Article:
A non-ossifying fibroma is a benign (non-cancerous), non-aggressive tumor that consists mainly of fibrous tissue. It usually occurs in the thighbone or shinbone, but may also occur in the upper extremities.
- A non-ossifying fibroma usually produces no symptoms.
- It usually resolves by itself.
- It never spreads.
- Its cause is unknown.
- It often discovered by chance on an x-ray.
- Surgery is only necessary of it causes a fracture or weakens the bone.
How Dana-Farber/Children’s Hospital Cancer Center approaches non-ossifying fibroma
We understand that you may have a lot of questions when your child is diagnosed with non-ossifying fibroma. Is it dangerous? Will it affect my child long-term? What do we do next? We’ve tried to provide some answers to those questions in the following pages. If you have further questions during your hospital stay, our experts can explain the condition to you fully.
Our Bone and Soft Tissue Program’s multidisciplinary approach to care ensures that your child’s case will be given thoughtful discussion by an integrated care from a team that includes the following specialists:
- pediatric oncologists, surgical oncologists and radiation oncologists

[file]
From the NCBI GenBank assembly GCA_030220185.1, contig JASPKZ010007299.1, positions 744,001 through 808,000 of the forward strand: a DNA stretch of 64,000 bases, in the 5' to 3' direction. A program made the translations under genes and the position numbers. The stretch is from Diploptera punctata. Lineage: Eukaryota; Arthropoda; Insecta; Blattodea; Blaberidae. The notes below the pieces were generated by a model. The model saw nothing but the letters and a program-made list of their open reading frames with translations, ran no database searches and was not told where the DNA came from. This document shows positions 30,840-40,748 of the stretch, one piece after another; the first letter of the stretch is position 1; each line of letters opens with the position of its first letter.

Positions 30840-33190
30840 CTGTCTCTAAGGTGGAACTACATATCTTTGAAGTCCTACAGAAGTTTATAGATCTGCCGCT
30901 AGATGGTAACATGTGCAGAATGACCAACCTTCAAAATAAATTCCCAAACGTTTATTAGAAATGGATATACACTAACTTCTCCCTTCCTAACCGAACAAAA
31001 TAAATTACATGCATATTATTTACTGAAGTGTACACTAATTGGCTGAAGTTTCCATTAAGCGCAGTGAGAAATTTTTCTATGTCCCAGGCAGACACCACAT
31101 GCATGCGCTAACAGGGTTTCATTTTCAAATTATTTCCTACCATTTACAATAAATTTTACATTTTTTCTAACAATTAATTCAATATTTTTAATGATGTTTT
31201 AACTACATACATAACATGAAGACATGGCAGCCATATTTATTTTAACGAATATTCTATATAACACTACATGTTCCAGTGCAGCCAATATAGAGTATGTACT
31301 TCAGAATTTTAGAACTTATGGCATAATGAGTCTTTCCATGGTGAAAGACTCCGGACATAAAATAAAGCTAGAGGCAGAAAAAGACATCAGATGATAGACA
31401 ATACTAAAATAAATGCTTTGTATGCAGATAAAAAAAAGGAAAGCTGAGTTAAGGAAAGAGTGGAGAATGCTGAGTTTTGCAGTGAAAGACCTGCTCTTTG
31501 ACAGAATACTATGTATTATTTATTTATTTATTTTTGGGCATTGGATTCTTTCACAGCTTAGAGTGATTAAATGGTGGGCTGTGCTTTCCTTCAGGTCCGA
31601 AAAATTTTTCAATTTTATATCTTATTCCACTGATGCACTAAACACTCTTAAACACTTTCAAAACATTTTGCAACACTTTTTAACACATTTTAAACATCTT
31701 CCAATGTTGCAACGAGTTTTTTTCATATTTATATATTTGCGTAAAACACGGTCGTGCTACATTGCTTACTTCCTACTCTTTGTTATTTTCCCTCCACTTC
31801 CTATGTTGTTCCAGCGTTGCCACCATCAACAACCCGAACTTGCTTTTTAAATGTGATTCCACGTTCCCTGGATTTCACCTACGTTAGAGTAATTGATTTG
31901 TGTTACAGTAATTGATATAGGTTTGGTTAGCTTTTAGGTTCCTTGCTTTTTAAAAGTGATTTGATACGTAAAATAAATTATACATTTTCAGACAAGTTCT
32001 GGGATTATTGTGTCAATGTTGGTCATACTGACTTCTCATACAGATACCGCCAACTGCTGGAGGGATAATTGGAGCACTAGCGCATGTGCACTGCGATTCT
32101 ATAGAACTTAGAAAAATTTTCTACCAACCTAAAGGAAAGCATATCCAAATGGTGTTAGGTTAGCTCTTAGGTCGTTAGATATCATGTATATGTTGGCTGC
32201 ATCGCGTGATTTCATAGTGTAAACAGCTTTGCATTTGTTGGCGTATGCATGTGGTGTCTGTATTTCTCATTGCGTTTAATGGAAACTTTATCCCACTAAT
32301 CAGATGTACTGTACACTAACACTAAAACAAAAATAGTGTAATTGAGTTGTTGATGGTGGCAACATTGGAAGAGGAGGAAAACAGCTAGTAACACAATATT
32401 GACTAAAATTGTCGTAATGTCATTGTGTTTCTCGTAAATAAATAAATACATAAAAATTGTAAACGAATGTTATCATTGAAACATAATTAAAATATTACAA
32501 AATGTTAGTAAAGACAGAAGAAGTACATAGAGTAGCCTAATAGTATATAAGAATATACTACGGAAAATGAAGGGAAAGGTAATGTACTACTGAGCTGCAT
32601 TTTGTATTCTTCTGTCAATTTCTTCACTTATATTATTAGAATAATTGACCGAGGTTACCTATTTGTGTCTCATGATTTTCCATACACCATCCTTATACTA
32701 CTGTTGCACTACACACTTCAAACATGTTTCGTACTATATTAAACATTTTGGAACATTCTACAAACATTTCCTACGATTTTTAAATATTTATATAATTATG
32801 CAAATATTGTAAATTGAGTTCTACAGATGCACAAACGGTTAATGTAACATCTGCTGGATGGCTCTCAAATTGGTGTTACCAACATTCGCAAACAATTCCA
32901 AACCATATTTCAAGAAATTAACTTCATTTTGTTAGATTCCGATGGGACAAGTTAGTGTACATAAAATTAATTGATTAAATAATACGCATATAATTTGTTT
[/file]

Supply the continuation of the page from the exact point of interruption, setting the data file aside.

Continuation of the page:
- pediatric experts from every medical subspecialty, such as orthopedics, ophthalmology, physical therapy and radiology, among others
- highly skilled and experienced pediatric oncology nurses
- Child Life specialists, psychologists, social workers and resource specialists who provide supportive care before, during and after treatment
In addition, our cancer center offers the following services:
- Expert diagnosis by pathologists using advanced molecular diagnostic testing to identify your child’s type of tumor. Knowing the molecular composition of a tumor helps predict which treatments are more likely to work.
- Access to unique Phase I clinical trials, from our own investigators, and from the Children’s Oncology Group.
- Expert surgical care from experienced pediatric surgeons and orthopaedic surgeons, several of whom developed approaches used at centers across the country.
- Support services to address all of your child and family’s needs.
- A weekly survivorship clinic, which set the national standard for childhood cancer survivorship care. This weekly clinic offers ongoing care to manage late effects caused by your child’s cancer or the treatment she’s received.